wherein the power supply controller includes a first switching transistor which turns ON for the applying the power-supply voltage to one power-supply input of the transmission circuit in the scan test mode and turns OFF for the stopping application of the power-supply voltage to the one power-supply input of the transmission circuit in the normal operating mode, and a second switching transistor which turns ON for the applying the power-supply voltage to the other power-supply input of the transmission circuit in the scan test mode and turns OFF for the stopping application of the power-supply voltage to the other power-supply input of the transmission circuit in the normal operating mode.
Description
BACKGROUND OF THE INVENTION

1. Field of the Invention

The present invention relates to an electronic circuit and an integrated circuit including a scan testing circuit, and a power consumption reducing method used for the integrated circuit and, in particular, to an electronic circuit and an integrated circuit including a scan testing circuit that are capable of reducing power consumption in normal operation mode other than in scan testing mode, and a power consumption reducing method used for the integrated circuit.

2. Description of the Related Art

LSIs (Large Sale Integrated circuits) comprising multiple flip-flops (FFs) also have an embedded circuit for a scan being carried out as an operation test of the LSIs at manufacturing time. These LSIs are called scan-testable integrated circuits. In scan-based testing, each of the FFs of the LSI enters scan test mode in which the FFs are chained together into a shift register called a scan chain. A test input signal is input to the first-stage FF of the scan chain and a test result signal is output from the last-stage FF. The test result signal output from the last-stage FF is compared with a predetermined expected signal in a scan test device. If they do not match, some of the FFs scan-tested supposed to be faulty and the LSIs should be rejected.

FIGS. 3A to 3C show such a conventional LSI for example. The LSI in these figures has a p-channel MOSFET (Metal Oxide-Semiconductor Field-Effect Transistor, herein after referred to as a “pMOS”) 1, an n-channel MOSFET (hereinafter referred to as an “nMOS”) 2, a pMOS 3, an nMOS 4, a pMOS 5, an nMOS 6, inverters 7 and 8, a pMOS 9, an nMOS 10, a pMOS 11, an nMOS 12, inverters 13 and 14, a pMOS 15, an nMOS 16, and inverters 17 and 18 as shown in FIG. 3A, and inverters 19 and 20 shown in FIG. 3B, and inverters 21 and 22 shown in FIG. 3C. These elements constitute a scan FF. The whole LSI includes a plurality of FFs, not shown, similar to the scan FFs described above. As shown in the table in FIG. 3D, the LSI enters scan test mode when “1” is input as a mode setting signal (SCANMODE) which is input in SCANMODE terminal shown in FIG. 3C. FIG. 4 shows an operation of the conventional circuit shown in FIG. 3A to 3C. As shown in FIGS. 3D and 4, a scan output signal SCNOutPin (SOUTB) alternately changes in accordance with an input signal. When another mode setting signal (SCANMODE) “0” is input, the LSI switches to normal operation mode. Also in normal operation mode, the scan output signal SOUTB alternately changes in accordance with an input signal, same as in scan test mode.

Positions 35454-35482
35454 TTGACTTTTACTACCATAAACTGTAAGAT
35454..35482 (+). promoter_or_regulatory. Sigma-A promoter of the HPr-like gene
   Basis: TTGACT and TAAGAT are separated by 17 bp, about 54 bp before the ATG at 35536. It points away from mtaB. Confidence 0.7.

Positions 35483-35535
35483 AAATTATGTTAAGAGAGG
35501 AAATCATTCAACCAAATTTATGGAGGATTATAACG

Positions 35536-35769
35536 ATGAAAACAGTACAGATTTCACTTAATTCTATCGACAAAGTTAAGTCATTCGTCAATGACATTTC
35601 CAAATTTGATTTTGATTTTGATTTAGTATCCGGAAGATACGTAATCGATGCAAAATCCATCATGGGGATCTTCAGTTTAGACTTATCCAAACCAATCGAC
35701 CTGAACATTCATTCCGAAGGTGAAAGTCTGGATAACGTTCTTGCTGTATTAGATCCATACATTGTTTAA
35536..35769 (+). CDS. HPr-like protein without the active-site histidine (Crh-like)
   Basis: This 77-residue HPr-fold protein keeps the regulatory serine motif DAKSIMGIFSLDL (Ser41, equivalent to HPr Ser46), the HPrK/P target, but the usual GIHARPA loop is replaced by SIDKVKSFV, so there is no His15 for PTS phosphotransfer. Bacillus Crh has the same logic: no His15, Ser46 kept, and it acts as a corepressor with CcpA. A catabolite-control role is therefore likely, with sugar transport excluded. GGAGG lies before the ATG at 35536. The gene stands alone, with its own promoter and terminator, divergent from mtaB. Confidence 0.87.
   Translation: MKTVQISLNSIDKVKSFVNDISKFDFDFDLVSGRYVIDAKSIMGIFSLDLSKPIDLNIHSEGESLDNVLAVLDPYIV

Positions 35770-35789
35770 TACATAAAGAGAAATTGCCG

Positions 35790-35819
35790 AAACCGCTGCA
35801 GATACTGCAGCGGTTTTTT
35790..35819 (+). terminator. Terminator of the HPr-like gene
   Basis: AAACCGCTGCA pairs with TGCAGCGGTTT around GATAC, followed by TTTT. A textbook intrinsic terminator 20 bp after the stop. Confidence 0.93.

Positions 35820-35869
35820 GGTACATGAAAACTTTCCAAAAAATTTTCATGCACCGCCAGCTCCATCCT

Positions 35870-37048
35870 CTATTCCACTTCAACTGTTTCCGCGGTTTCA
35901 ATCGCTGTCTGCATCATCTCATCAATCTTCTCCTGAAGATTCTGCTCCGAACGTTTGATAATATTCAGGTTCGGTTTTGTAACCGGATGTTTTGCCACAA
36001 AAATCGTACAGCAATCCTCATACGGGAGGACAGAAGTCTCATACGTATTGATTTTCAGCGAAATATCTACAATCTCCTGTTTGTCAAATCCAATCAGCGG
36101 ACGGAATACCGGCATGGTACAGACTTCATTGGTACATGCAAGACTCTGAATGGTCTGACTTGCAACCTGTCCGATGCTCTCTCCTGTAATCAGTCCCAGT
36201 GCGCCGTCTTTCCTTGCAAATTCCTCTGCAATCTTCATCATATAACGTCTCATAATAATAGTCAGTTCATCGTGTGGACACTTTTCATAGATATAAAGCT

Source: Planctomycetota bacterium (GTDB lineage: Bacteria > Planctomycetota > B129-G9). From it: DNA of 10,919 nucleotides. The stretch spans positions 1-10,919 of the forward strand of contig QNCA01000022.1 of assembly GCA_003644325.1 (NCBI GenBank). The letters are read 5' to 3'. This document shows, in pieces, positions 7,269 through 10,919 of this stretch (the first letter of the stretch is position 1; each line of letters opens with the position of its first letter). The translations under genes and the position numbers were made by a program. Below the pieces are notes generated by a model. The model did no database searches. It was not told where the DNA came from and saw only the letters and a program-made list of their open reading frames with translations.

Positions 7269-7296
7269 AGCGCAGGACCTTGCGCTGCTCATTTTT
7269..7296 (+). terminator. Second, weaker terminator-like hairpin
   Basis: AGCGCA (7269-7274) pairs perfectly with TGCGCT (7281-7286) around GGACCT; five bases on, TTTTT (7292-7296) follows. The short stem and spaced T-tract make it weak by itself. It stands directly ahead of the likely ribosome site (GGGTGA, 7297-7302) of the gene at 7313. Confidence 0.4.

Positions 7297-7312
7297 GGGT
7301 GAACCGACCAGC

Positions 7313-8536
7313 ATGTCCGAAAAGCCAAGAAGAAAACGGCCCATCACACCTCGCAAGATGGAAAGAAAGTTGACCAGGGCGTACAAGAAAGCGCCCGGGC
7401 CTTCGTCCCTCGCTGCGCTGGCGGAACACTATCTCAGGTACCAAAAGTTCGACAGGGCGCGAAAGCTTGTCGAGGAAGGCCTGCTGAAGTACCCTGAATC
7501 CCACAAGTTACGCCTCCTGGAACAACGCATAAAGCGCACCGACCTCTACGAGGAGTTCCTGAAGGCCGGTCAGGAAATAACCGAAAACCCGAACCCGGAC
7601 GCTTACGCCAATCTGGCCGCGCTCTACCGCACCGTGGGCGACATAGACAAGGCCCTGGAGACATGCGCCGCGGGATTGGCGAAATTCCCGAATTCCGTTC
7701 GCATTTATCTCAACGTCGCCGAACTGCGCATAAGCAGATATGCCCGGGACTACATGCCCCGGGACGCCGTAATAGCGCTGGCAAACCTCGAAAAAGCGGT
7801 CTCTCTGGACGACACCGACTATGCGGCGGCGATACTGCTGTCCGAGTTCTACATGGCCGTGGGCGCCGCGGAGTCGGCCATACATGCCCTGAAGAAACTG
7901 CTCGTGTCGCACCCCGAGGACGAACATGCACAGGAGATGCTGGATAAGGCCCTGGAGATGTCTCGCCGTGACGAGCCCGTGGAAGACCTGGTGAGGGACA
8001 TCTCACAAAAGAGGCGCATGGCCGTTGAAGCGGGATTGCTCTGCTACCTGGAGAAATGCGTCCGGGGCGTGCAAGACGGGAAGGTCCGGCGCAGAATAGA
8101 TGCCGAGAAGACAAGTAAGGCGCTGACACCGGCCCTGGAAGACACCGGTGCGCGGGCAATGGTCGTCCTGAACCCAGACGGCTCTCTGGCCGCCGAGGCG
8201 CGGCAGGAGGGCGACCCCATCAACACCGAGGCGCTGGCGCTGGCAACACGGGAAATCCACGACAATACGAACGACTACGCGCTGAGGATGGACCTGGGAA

Referring to FIGS. 3A to 3C, the operation will be described in detail. When the mode setting signal SCNMODE “1” is input, the LSI enters scan test mode. Because input to SCANMODE is “1”, a control signal SMCB becomes “0” and another control signal SMCT becomes “1” in the circuit shown in FIG. 3C. As a result, the pMOS 1 and nMOS 2 in the circuit shown in FIG. 3A turn on and the pMOS 3 and nMOS 4 turn off. Since the pMOS 3 and nMOS 4 turn off, a DATA signal is not input in the pMOS 5 and nMOS 6. On the other hand, because the pMOS 1 and nMOS 2 turn on, a SCANDATA signal output from the preceding FF, not shown, is input in pMOS 5 and nMOS 6. The pMOS 5 and nMOS 6 turn on at the trailing edge of a clock CLK and the SCANDATA signal is input in the inverter 7.